Chinese Man Found Guilty Of $20 Million Dollar PPP Fraud Scheme

Written by Brian P. Hamachek on 6/16/2021

The United States Attorney for the Southern District of New York, Audrey Strauss, announced today that MUGE MA, a Chinese national residing in New York, New York, pled guilty in connection with a fraudulent scheme to obtain over $20 million in Government-guaranteed loans designed to help small businesses during the novel coronavirus/COVID-19 pandemic. MA falsely represented to the U.S. Small Business Administration (“SBA”) and at least five financial institutions that his companies, New York International Capital LLC (“NYIC”) and Hurley Human Resources LLC (“Hurley”), had hundreds of employees in connection with loan applications for relief available from the Paycheck Protection Program (“PPP”) and the Economic Injury Disaster Loan (“EIDL”) Program. MA was arrested on May 21, 2020, and has been jailed since that time. He plead guilty today in front of U.S. District Judge Richard M. Berman and will be sentenced on September 22, 2021, at 11:00 a.m.

According to claims included in public documents in federal court in Manhattan: The Coronavirus Aid, Relief, and Economic Security (“CARES”) Act is a federal law passed on March 29, 2020, that is intended to give emergency financial help to millions of Americans who are experiencing economic hardship as a result of the COVID-19 epidemic. The provision of hundreds of billions of dollars in forgiving loans to small companies for job retention and certain other costs under the SBA's PPP was one source of assistance given by the CARES Act. The amount of PPP funding a firm is eligible to receive is determined by the number of people employed by the firm and their average payroll expenses, according to the CARES Act. Businesses who seek for a PPP loan must show evidence proving that they have previously paid employees the salary listed on the loan application. The CARES Act also extended the independent EIDL Program, which offered low-interest loans of up to $2 million to small enterprises in order to help them overcome the temporary loss of revenue caused by COVID-19.

MA applied to the SBA and at least five banks for a total of more than $20 million in Government-guaranteed loans for his firms NYIC and Hurley (collectively, the “Ma Companies”) via the SBA's PPP and EIDL Program from at least March 2020 through at least May 15, 2020. In connection with these loan applications, MA represented, among other things, that he was the sole owner and executive director of the Ma Companies, that the Ma Companies were located on the sixth floor of his luxury condominium building in New York, New York, and that NYIC and Hurley collectively employed hundreds of people and paid millions of dollars in monthly wages to those employees. In fact, MA appears to have been NYIC's sole employee since at least early 2019, while Hurley does not appear to have any workers. MA submitted fraudulent and doctored bank records, tax records, insurance records, payroll records, and/or audited financial statements to five different banks to support the false representations made by MA in the loan applications about the number of employees at, and wages paid by, the Ma Companies, and also provided links to the Ma Companies' websites, which describe them as purp MA also misrepresented himself as a US citizen throughout these loan applications, when in fact he is a Chinese national with lawful permanent resident status in the US. MA additionally utilized another person's name and identity while submitting a false loan application and supporting paperwork to at least one financial institution.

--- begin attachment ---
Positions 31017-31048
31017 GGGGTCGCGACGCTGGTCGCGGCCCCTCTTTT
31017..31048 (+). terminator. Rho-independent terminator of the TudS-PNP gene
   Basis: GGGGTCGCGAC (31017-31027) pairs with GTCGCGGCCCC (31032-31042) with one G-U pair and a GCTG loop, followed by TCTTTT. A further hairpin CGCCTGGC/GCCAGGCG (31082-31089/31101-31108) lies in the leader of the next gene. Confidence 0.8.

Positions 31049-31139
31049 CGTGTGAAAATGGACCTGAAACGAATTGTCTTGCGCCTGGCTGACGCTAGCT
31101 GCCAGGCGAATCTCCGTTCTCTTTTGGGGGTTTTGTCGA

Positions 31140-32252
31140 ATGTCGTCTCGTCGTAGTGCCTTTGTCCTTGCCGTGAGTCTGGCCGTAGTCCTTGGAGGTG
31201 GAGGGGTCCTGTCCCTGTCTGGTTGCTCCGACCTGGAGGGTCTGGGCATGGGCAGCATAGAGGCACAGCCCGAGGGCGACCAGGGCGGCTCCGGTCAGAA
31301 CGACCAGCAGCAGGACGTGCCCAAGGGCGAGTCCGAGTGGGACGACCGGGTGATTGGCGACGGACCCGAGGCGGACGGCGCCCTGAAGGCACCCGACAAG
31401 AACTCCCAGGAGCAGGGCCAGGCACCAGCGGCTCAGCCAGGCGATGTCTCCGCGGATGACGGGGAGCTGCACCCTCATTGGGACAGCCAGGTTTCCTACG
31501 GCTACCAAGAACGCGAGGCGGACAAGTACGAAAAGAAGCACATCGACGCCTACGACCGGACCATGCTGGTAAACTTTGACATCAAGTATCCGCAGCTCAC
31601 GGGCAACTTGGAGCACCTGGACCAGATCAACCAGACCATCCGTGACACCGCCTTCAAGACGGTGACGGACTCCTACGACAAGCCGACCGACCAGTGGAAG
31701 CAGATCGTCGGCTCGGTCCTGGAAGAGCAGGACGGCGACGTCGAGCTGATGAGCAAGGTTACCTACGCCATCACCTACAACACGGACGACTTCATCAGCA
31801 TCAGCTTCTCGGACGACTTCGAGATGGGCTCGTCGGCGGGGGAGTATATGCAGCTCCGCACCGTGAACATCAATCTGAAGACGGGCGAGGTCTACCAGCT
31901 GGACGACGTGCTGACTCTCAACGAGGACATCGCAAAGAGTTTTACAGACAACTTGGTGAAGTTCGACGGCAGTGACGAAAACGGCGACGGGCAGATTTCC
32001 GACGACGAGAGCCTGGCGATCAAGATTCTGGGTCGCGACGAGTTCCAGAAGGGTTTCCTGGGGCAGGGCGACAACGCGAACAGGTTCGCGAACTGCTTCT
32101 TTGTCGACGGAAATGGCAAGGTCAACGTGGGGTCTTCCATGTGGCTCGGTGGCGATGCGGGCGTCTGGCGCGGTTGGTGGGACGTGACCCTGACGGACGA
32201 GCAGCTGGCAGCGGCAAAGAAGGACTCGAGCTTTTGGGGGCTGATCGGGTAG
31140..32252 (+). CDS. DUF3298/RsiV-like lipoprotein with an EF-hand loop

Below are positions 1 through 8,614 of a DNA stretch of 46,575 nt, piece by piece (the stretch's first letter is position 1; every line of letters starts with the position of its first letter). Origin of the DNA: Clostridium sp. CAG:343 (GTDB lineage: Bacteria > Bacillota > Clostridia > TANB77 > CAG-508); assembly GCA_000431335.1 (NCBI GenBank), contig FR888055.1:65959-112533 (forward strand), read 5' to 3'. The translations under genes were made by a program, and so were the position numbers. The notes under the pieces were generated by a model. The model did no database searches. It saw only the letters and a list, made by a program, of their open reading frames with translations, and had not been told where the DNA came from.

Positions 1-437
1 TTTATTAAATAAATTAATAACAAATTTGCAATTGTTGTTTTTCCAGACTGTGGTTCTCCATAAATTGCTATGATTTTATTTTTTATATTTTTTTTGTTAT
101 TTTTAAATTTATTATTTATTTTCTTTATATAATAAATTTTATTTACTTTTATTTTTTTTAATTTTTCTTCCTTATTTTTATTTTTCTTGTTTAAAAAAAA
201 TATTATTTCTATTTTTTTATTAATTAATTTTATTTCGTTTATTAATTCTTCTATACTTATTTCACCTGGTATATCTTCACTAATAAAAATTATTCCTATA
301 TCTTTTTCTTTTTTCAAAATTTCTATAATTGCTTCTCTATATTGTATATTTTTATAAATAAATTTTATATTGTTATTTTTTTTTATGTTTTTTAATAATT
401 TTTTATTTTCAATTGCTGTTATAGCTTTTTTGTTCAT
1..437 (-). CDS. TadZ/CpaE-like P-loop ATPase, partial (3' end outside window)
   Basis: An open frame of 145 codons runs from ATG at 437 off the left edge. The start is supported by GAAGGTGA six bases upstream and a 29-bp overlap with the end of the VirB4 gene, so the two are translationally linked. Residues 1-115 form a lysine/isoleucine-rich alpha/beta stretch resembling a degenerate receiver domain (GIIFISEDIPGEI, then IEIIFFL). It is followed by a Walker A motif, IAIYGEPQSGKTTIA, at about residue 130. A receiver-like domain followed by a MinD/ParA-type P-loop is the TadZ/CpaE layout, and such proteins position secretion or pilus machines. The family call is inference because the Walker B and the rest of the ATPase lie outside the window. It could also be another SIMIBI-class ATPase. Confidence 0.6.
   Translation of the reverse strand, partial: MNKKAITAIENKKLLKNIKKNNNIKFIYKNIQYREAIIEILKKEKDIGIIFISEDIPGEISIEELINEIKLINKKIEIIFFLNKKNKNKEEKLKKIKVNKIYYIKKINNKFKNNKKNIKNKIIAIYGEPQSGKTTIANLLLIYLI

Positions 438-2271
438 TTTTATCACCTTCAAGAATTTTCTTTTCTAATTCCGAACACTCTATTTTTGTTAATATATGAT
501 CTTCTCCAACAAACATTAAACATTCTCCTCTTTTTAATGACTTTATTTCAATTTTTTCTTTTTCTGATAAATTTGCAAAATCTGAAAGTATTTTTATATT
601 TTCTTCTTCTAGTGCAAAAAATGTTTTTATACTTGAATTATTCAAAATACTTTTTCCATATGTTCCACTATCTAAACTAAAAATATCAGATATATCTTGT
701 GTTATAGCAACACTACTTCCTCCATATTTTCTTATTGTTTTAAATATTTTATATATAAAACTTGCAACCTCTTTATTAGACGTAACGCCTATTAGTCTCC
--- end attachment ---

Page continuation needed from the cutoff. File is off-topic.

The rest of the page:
The SBA authorized a $500,000 EIDL Program loan for NYIC and a $150,000 EIDL Program loan for Hurley prior to the discovery of MA's fraudulent activity, and at least a $10,000 loan advance was granted to NYIC. Furthermore, a bank accepted and disbursed about $800,000 in PPP loan money for Hurley, which had been blocked as part of this inquiry. As a result, MA attempted to cancel his loan applications with the banks and refund the cash.

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